be detected from the decayed larvae. The clinical
picture and the odour can vary depending on the
kind of other bacteria involved (Bacillus alvei,
Streptococcus faecalis, Achromobacter eurydice).
Another symptom that is characteristic of EFB
is that most of the affected larvae die before their
cells are capped. The sick larvae appear somewhat
displaced in the cells (see Plate 3).
W.RITTER

artificial swarm method is applied. A traditional
method is to keep the bee colony in a dark
environment for several days. The bees are pushed
into a decontaminated hive with new combs, the
bee entrance is closed and they are placed in a
dark preferably quite cool room. Within two days,
the bees have used up the contaminated food. The
colonies can then be placed either at their former
stand or within a distance of at least 3 km away. If
the bees are kept in the dark for three days they
forget their old stand and can be placed anywhere.
On the third day, however, some food shortage
may occur. Therefore, the colonies should be fed.
The direct artificial swarm method is less
complicated. First, a clean, decontaminated hive is
prepared. Instead of combs it contains three to six
wooden bars, depending on the colony’s strength,
provided with a wax strip as a starter for further
comb construction. Using a queen excluder fixed
at the entrance or above the bottom of the hive
should prevent disappearance of the queen. The
prepared hive is placed at the colony’s old stand
subject to sanitation. Now the bees are pushed
or brushed into the empty hive. Three days later,
the combs that have been partially constructed by
the bees are removed again and burned. Combs
with midribs later replace these. Now sanitation
is finished. The combs and the hive of the old
colony are burned or decontaminated.
In some countries, beekeepers who destroy
their AFB-infected colonies receive compensation,
either directly from the government or from
beekeepers’ organizations.
Chemotherapeutic methods of controlling
AFB involve the administration of antibiotics or
sodium sulfathiazole, in various formulations, fed
mixed with powdered sugar or sugar syrup.
Antibiotics and sulfonamides prevent
multiplication of the agent, though it will not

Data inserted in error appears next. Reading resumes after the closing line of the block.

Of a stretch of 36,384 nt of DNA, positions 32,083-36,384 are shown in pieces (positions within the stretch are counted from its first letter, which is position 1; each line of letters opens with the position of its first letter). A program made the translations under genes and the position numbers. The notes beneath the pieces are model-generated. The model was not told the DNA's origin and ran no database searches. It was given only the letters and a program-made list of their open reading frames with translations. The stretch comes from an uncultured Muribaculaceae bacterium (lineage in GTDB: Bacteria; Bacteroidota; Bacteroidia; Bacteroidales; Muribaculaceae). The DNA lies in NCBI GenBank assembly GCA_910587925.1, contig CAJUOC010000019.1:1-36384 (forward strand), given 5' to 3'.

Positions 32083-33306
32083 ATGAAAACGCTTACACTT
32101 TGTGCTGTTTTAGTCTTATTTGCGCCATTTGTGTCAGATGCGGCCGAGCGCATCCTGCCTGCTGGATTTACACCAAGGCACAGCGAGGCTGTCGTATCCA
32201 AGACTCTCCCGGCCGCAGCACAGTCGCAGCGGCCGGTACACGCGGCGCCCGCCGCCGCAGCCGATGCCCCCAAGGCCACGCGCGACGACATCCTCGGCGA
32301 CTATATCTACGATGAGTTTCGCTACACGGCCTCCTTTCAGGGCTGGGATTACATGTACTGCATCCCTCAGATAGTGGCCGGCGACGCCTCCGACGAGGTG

kill the spores. Therefore, multiplication may
begin again shortly after treatment, which is why
treatment must be repeated in shorter and shorter
intervals. Over time the inner part of the hive,

5

the food and honey become increasingly
contaminated by spores. Stopping treatment
without simultaneous disinfection leads
irrevocably to a relapse. However, detectable

residues remain even after a period of time has
elapsed between treatment and honey extraction.
European foulbrood disease (EFB)
As with American foulbrood disease, the name of
this bacterial bee brood disease is inappropriate.

Plate 3

Larvae in coiled stage, killed by European
foulbrood disease.


6

Honey bee diseases and pests: a practical guide

with a thinned honey solution. If the infestation
is stronger it makes sense to reduce the number
of pathogens in the colony by removing the most
infested brood combs. Empty combs or healthy
brood combs then replace these. Since the bees’
hygiene behaviour is also genetically determined,
replacement of the queen is also possible. Requeening can strengthen the colony by giving
it a better egg-laying queen, thus increasing its
resistance to the disease and interrupting the
ongoing brood cycle giving the house bees enough
time to remove infected larvae from the hive. In
serious cases, the same methods can be used as
for AFB. Sometimes chemotherapeutic measures
such as antibiotics are called for, however, their
application, always risks the danger of residues.

W.RITTER

2.2 FUNGAL DISEASE

Plate 4

Brood killed by chalkbrood: white and black mummies.

When a scattered pattern of sealed and unsealed